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Tallest Building in The Outer Borough Will Be Mostly For Renters

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Supertall towers in Manhattan are set to cater to condo buyers in new heights—literally, but the tallest building that is set to be developed in the outer boroughs are dedicated to renters.

The 914-foot-tall residential building, Queen Plaza Park, which Property Markets Group and the Hakim Organization are developing in Long Island City, is setting aside a majority percentage of its 800 apartments as rental units.

The upper floors of the buiding will be “condos and the other two thirds will be rental,”, according to Andy Gerringer of the Marketing Directors. He is also the project’s new-development marketing consultant.

The development team approached the project cautiously when it came to the unit mix and pricing, as it is being built in a neighborhood that is “still an emerging market,”.

Condo market in Long Island City has been a topic of debate since new developments brought renters, who are also attracted by the neighborhood’s easy commute system into Manhattan.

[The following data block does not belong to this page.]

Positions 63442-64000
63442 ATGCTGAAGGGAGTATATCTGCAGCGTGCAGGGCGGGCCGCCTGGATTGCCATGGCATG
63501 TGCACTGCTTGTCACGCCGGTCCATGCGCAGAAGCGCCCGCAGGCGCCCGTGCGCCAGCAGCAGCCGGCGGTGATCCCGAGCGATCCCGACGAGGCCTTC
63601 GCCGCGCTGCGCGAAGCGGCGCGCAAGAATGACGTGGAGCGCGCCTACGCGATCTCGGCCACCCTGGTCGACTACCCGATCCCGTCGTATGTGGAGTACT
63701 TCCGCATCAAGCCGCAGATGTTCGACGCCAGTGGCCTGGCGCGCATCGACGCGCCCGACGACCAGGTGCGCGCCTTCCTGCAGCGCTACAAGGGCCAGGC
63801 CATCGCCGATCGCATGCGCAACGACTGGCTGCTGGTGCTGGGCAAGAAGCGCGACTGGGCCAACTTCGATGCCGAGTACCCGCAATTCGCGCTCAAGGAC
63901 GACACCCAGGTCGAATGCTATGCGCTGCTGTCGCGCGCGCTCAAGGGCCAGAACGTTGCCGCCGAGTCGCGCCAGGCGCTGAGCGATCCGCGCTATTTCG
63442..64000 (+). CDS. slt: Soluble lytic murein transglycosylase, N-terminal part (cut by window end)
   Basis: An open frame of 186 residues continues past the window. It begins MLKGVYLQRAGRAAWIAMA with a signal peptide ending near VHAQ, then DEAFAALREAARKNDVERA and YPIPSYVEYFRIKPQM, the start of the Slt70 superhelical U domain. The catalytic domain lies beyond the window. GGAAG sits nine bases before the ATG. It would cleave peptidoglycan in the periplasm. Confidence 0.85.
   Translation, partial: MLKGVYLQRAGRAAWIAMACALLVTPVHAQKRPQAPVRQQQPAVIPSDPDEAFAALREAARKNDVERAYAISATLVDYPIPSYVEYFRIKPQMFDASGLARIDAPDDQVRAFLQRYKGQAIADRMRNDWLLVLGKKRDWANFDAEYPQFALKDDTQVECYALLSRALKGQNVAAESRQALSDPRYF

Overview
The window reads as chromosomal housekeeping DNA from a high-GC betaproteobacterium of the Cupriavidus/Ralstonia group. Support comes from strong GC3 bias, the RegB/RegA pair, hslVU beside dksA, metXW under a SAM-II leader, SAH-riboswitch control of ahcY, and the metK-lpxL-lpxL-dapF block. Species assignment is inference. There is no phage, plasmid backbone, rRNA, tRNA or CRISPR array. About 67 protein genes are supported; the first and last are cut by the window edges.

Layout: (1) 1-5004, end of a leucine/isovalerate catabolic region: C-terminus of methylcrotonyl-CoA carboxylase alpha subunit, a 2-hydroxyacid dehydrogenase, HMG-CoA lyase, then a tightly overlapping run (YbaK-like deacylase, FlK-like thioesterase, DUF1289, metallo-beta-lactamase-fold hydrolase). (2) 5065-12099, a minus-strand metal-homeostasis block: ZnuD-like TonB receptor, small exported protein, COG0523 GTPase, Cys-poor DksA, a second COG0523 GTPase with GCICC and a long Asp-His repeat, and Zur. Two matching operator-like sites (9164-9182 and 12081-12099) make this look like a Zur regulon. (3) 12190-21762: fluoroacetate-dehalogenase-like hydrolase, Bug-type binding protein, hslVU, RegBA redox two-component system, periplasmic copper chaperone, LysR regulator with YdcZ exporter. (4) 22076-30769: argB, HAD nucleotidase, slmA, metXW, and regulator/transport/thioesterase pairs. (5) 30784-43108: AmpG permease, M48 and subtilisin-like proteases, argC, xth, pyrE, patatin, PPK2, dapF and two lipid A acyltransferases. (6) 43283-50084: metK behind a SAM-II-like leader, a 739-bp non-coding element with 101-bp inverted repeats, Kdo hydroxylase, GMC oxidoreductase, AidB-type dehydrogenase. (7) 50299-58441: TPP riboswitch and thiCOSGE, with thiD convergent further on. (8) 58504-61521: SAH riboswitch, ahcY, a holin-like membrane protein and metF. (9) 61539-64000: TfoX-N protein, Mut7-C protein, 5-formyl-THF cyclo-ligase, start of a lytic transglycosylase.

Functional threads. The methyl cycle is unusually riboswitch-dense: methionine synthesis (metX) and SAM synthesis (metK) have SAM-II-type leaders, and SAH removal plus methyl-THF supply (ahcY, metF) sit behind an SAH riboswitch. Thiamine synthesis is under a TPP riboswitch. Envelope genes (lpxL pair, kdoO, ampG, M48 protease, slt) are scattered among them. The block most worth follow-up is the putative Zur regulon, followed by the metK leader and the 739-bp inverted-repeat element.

To date, this area has added 6,400 rental units in the last nine years, according to figures from the Long Island City Partnership.

Condo development has also added about 2,200 units by comparison. Prices on for-sale apartments hit a milestone last year as its transactions closed the $1,000-per-square-foot mark for the first time, according to a report by ModernSpaces.

Prices in LIC have remained over the $1,000 mark for three of the last four quarters. “You certainly had condos in Queens before Lehman,” said the new-development specialist Nancy Packes. “All along Jackson Avenue is condos, so there’s a strong precedent.”

Renderings were revealed recently for Queens Plaza Park which shows the glass spire climbing 70-plus stories, with the 88-year-old Clocktower Building at its base. The project will reach such heights once completed in 2018, with the help of air rights from the Clocktower site and those PMG purchased nearby from the Metropolitan Transportation Authority for $56 million.